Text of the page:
Wednesday, December 3, 2008

Sprouted Wheat

Sprouting releases vitamins and nutrients from the germ of the seed and improves digestibility do to enzymes. Edible seeds, nuts, and beans are sproutable (do not eat seeds produced for gardening- they may have pesticides!). You can sprout in a jar on your counter, you do not need a fancy sprouter. I love to sprout wheat and add it to homemade whole wheat bread. It give it a great texture. Here's how:

  1. Put 1/4 c. (mason jar) - 1/2 c. (big appleauce jar) wheat in your jar. Fill with very hot tap water. Allow to soak for 8-12 hours.

  2. Cover the top with nylon mesh (such as the kind you buy garlic in) strapped onto the jar with a rubber band. Pour off soak water.

  3. Store upside down so excess water can drip out (I prop it in a bowl). I swirl the jar around so the sprouts stick to the sides and have more space and air circulating. Sprouts for eating should be kept out of the sunlight.
  4. Rinse sprouts twice a day by filling jar with cold water and then draining immediately.
  5. Your wheat sprouts will grow a tiny root that looks like a hair. When it is about 1/8 in.-1/4 in. long, they are ready. You can also taste them each time you rinse and stop when you like the result. It only takes about 48 hours. Results vary depending on the temperature, etc. They can be stored in the fridge in an airtight container on a paper towel for a few days, but they will continue to grow, so use quickly. Once it becomes wheat grass it will not taste as good!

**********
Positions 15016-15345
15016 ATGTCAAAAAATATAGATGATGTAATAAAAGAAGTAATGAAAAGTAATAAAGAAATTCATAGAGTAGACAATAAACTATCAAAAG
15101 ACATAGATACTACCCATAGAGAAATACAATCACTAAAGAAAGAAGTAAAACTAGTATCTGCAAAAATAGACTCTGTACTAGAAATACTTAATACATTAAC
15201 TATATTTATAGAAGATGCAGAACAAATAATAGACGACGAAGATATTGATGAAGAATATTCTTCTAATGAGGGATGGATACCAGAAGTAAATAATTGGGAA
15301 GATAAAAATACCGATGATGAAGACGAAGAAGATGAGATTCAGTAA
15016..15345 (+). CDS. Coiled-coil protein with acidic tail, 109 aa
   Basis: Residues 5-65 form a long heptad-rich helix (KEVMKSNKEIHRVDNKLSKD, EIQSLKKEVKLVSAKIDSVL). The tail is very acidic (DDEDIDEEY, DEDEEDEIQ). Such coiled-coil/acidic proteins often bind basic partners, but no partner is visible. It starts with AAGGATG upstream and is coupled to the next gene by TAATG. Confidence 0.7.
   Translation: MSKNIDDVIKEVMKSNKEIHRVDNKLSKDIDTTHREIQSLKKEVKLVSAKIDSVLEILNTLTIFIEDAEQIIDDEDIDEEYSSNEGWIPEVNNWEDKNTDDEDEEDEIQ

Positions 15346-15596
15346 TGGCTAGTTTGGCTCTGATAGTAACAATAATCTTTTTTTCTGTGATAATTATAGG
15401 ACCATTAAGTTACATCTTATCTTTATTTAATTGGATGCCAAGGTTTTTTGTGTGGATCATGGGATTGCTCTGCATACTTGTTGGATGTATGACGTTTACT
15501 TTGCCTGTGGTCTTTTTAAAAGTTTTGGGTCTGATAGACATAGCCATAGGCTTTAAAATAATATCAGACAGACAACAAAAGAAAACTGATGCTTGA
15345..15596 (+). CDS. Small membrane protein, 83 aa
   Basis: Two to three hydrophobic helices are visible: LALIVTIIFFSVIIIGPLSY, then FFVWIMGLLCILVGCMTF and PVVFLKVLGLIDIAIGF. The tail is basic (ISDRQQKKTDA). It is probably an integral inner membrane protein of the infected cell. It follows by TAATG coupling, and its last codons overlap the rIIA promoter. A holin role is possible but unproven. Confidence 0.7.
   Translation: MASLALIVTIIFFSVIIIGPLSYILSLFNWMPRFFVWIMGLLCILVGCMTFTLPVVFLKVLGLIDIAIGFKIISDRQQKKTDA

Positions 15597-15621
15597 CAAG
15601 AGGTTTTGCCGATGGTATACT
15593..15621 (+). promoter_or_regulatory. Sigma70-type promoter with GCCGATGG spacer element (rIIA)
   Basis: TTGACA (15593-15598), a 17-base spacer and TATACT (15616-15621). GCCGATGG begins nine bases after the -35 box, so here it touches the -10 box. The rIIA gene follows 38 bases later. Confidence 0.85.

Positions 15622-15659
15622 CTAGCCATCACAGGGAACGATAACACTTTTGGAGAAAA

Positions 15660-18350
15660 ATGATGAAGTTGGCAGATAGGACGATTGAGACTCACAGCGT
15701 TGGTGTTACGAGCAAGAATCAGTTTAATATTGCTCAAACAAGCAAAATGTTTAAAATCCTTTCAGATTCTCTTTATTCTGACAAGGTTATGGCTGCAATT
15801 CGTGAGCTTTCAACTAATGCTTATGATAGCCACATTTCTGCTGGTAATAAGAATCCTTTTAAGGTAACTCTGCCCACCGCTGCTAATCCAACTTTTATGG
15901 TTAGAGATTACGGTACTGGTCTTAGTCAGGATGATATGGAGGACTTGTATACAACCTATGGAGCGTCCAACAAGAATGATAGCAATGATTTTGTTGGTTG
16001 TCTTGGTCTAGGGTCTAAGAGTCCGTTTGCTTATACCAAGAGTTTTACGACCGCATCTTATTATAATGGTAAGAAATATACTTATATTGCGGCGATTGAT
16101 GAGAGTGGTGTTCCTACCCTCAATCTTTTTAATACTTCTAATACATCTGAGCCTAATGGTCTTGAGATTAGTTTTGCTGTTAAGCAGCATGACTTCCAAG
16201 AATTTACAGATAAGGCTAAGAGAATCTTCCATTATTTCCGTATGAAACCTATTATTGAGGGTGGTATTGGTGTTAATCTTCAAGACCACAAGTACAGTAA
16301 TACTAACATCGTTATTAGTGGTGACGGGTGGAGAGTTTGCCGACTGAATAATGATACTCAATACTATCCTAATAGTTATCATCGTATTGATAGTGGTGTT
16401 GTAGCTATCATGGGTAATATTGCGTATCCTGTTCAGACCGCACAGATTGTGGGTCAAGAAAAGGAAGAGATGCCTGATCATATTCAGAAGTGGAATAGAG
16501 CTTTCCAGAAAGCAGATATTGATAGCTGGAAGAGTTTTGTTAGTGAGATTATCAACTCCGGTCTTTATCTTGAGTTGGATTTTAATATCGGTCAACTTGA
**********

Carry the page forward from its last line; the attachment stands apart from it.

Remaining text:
6. Add sprouts to a rice pilaf, soup, or homemade bread.

Sprouting is a good way to stretch your food budget. You can have fresh greens all winter long by sprouting alfalfa, mung beans, etc. These can be found in the bulk section of your local health food store quite inexpensively. You can also sprout beans and lentils before cooking them, which improves nutrition and digestibility!

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